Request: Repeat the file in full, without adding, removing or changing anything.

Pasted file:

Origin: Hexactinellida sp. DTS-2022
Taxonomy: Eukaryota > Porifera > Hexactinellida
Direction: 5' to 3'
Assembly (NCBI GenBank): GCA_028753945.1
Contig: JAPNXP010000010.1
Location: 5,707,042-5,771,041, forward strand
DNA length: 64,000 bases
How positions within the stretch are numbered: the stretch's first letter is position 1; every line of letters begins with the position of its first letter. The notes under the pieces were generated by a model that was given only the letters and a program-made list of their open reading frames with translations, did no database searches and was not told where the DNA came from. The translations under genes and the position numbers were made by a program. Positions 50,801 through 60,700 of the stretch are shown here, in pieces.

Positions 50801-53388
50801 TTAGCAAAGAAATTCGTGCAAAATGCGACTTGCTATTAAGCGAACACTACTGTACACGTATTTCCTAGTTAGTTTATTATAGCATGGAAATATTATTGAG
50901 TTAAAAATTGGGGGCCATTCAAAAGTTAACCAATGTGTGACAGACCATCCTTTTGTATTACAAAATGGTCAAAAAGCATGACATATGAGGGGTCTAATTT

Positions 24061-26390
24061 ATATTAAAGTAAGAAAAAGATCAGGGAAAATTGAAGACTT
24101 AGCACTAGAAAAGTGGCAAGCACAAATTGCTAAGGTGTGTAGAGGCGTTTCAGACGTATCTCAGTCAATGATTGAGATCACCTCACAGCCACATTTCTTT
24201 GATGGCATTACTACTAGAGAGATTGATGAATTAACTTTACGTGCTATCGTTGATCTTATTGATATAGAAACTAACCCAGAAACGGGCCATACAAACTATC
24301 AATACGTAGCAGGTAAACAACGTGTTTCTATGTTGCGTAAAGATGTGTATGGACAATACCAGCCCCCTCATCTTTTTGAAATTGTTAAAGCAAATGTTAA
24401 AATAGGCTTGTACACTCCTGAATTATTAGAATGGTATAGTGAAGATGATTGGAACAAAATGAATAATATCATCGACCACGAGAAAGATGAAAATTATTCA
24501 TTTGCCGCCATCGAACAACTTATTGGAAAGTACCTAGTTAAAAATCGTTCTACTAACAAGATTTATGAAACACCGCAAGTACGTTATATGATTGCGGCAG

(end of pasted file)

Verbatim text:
Origin: Hexactinellida sp. DTS-2022
Taxonomy: Eukaryota > Porifera > Hexactinellida
Direction: 5' to 3'
Assembly (NCBI GenBank): GCA_028753945.1
Contig: JAPNXP010000010.1
Location: 5,707,042-5,771,041, forward strand
DNA length: 64,000 bases
How positions within the stretch are numbered: the stretch's first letter is position 1; every line of letters begins with the position of its first letter. The notes under the pieces were generated by a model that was given only the letters and a program-made list of their open reading frames with translations, did no database searches and was not told where the DNA came from. The translations under genes and the position numbers were made by a program. Positions 50,801 through 60,700 of the stretch are shown here, in pieces.

Positions 50801-53388
50801 TTAGCAAAGAAATTCGTGCAAAATGCGACTTGCTATTAAGCGAACACTACTGTACACGTATTTCCTAGTTAGTTTATTATAGCATGGAAATATTATTGAG
50901 TTAAAAATTGGGGGCCATTCAAAAGTTAACCAATGTGTGACAGACCATCCTTTTGTATTACAAAATGGTCAAAAAGCATGACATATGAGGGGTCTAATTT

Positions 24061-26390
24061 ATATTAAAGTAAGAAAAAGATCAGGGAAAATTGAAGACTT
24101 AGCACTAGAAAAGTGGCAAGCACAAATTGCTAAGGTGTGTAGAGGCGTTTCAGACGTATCTCAGTCAATGATTGAGATCACCTCACAGCCACATTTCTTT
24201 GATGGCATTACTACTAGAGAGATTGATGAATTAACTTTACGTGCTATCGTTGATCTTATTGATATAGAAACTAACCCAGAAACGGGCCATACAAACTATC
24301 AATACGTAGCAGGTAAACAACGTGTTTCTATGTTGCGTAAAGATGTGTATGGACAATACCAGCCCCCTCATCTTTTTGAAATTGTTAAAGCAAATGTTAA
24401 AATAGGCTTGTACACTCCTGAATTATTAGAATGGTATAGTGAAGATGATTGGAACAAAATGAATAATATCATCGACCACGAGAAAGATGAAAATTATTCA
24501 TTTGCCGCCATCGAACAACTTATTGGAAAGTACCTAGTTAAAAATCGTTCTACTAACAAGATTTATGAAACACCGCAAGTACGTTATATGATTGCGGCAG